- It mobilizes energy by using the body fat and providing it to hungry tissues. When we are stressed, cortisol provides the body with energy from non-glucose molecules like proteins and fats through a process called “gluconeogenesis” (Gluco= sugar, neo=new, genesis=production; which means production of new sugar) which takes place in the liver. It can also move fat from storage depots to the abdomen and help fat cells grow and mature.
Cortisol and candida
Cortisol allows candida colonization in a couple of ways.
1. Cortisol increases blood sugar: Cortisol stimulates gluconeogenesis – production of sugar. In a normal person, cortisol also balances this by triggering conversion of glucose to glycogen when glucose is in excess. However, when we are chronically stressed and there is chronic production of cortisol,
2. Cortisol impacts our immune system: Dhabhar and McEwen from USA showed that under acute stress that lasts for a short time, our immune system is boosted by cortisol and when the stress become chronic the immune system is suppressed by it. These researchers think that a boost in immune function during acute stress is body’s way to prepare it for any injuries sustained during the acute period of stress. On the other hand, suppressed immune system due to chronic stress makes a person susceptible to infections. Our immune system appears to behave a different way when there is constant secretion of cortisol. A glucocorticoid-resistance model proposed by Miller, Cohen and Ritchey in 2002 has since increasingly found evidence in other research studies. When we have a constant secretion of cortisol, our immune system becomes insensitive to cortisol.
Our immune cells which normally express receptors to cortisol – when the receptors bind cortisol it is a signal that the immune function, especially functions that cause inflammation should be reduced. So what do these cells do in chronic cortisol condition? They need to protect the body in some way. So they stop/reduce the production of these receptors. This results in constant low-grade inflammation. Candida can easily take advantage of this low grade inflammation – it can use the slight tissue damage and slowing down of tissue repair to its advantage. A study published in 2008 by Jawhara and colleagues from France showed that inflammation of the gut promotes candida colonization.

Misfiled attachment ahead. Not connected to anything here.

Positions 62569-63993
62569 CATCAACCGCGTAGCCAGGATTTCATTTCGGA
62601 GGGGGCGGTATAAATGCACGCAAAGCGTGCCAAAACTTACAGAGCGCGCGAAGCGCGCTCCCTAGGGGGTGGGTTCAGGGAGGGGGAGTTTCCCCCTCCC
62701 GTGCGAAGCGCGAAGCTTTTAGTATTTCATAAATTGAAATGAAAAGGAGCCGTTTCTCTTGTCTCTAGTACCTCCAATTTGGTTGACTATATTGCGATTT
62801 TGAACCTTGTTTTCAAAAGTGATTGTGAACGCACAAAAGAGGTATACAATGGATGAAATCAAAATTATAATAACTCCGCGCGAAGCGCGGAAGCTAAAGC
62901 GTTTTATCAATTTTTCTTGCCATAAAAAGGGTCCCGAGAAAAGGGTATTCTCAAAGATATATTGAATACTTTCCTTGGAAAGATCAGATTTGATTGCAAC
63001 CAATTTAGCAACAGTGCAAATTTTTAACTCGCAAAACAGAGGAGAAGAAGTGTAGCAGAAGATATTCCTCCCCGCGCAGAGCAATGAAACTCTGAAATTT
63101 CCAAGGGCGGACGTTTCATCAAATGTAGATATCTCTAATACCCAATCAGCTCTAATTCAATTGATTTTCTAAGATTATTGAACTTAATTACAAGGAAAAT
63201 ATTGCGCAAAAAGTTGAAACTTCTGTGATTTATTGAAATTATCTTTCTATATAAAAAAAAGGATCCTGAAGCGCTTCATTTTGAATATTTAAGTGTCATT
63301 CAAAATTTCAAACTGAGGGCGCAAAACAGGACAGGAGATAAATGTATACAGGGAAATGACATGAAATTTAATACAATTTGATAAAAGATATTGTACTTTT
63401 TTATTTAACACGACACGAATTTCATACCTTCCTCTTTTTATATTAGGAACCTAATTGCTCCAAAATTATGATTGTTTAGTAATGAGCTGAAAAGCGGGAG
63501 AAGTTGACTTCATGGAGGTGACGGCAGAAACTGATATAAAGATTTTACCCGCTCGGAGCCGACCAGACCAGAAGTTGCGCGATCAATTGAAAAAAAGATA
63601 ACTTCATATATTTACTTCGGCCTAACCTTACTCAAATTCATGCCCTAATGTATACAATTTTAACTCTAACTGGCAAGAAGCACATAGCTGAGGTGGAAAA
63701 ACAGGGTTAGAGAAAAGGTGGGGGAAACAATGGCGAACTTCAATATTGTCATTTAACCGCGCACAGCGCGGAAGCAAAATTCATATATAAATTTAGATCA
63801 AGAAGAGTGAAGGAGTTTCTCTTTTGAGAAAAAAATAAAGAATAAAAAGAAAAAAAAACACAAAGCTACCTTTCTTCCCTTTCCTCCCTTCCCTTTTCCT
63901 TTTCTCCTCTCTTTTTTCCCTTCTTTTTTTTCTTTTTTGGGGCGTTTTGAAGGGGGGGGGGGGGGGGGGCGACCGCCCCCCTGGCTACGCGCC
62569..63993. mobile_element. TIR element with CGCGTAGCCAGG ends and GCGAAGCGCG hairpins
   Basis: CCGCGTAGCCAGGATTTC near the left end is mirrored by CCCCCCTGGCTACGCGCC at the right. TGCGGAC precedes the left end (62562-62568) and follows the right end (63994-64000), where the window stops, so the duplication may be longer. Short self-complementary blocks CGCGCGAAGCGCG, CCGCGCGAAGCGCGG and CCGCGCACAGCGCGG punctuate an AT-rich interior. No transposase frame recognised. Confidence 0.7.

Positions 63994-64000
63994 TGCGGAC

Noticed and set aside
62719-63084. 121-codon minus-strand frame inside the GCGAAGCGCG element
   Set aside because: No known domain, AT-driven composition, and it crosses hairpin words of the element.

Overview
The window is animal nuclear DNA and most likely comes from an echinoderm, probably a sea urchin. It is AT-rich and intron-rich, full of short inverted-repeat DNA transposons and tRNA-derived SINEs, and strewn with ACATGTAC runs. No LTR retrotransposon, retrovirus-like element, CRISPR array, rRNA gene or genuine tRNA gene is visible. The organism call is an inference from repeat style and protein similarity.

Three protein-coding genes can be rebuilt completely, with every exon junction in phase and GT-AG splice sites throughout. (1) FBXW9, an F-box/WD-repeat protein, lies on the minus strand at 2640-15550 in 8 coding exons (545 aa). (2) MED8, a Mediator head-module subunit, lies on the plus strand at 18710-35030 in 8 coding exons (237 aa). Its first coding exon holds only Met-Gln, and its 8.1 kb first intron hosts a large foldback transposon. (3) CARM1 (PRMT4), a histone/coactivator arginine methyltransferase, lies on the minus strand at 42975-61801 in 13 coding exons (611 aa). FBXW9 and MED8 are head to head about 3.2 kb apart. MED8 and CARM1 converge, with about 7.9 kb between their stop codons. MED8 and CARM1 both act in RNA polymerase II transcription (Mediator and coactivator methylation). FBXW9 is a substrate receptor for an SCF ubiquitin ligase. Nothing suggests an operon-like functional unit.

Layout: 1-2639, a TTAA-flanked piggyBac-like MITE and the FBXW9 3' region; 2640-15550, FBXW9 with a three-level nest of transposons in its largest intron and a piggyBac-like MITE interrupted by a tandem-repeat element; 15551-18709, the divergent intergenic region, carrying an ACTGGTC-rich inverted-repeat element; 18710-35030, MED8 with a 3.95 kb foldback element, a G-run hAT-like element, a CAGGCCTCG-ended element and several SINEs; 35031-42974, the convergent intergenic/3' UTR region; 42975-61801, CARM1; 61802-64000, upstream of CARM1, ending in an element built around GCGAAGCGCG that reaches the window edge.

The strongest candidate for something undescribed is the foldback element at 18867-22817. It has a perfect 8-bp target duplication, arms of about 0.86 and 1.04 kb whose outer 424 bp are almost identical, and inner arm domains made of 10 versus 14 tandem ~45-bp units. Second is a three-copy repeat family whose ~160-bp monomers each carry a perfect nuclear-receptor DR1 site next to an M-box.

A telltale sign of chronic stress is a lower than normal morning levels of cortisol in the saliva. After a long time of chronic stress and cortisol secreted continuously, our body’s reaction to external stress fails – our cortisol secretion reduces to normal or below normal levels. This is called as “blunting of cortisol response”. So our body at this stage refuses to react to a threat, for example, an infection. This gives a chance to opportunistic organism like candida to gain access to our tissues to establish. Ehrstrom and colleagues from Sweden showed in 2005 that women with chronic vaginal candida infection had lower than normal morning levels of salivary cortisol.
3. Cortisol affects our gut microbes: Cortisol can alter gut-permeability and barrier function. This way it can contribute to change in gut microbe composition. Change in gut microbes can lead to increased colonization by opportunistic pathogens like candida.
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What can be done to maintain healthy cortisol levels?
Stress is a part of life and we cannot avoid it. What we can do is to avoid becoming chronically stressed. This we can do only if we are consciously aware of being stressed. This can only happen if we give ourselves some time. You cannot work towards solving a problem if you are unaware of the problem. So a good start is to find out if you are on a problem path. Once you have realized this, you can make small changes in your lifestyle that will increase the quality of your life, reduce stress and avoid the dangers of high cortisol running in your blood. Here are a few tips: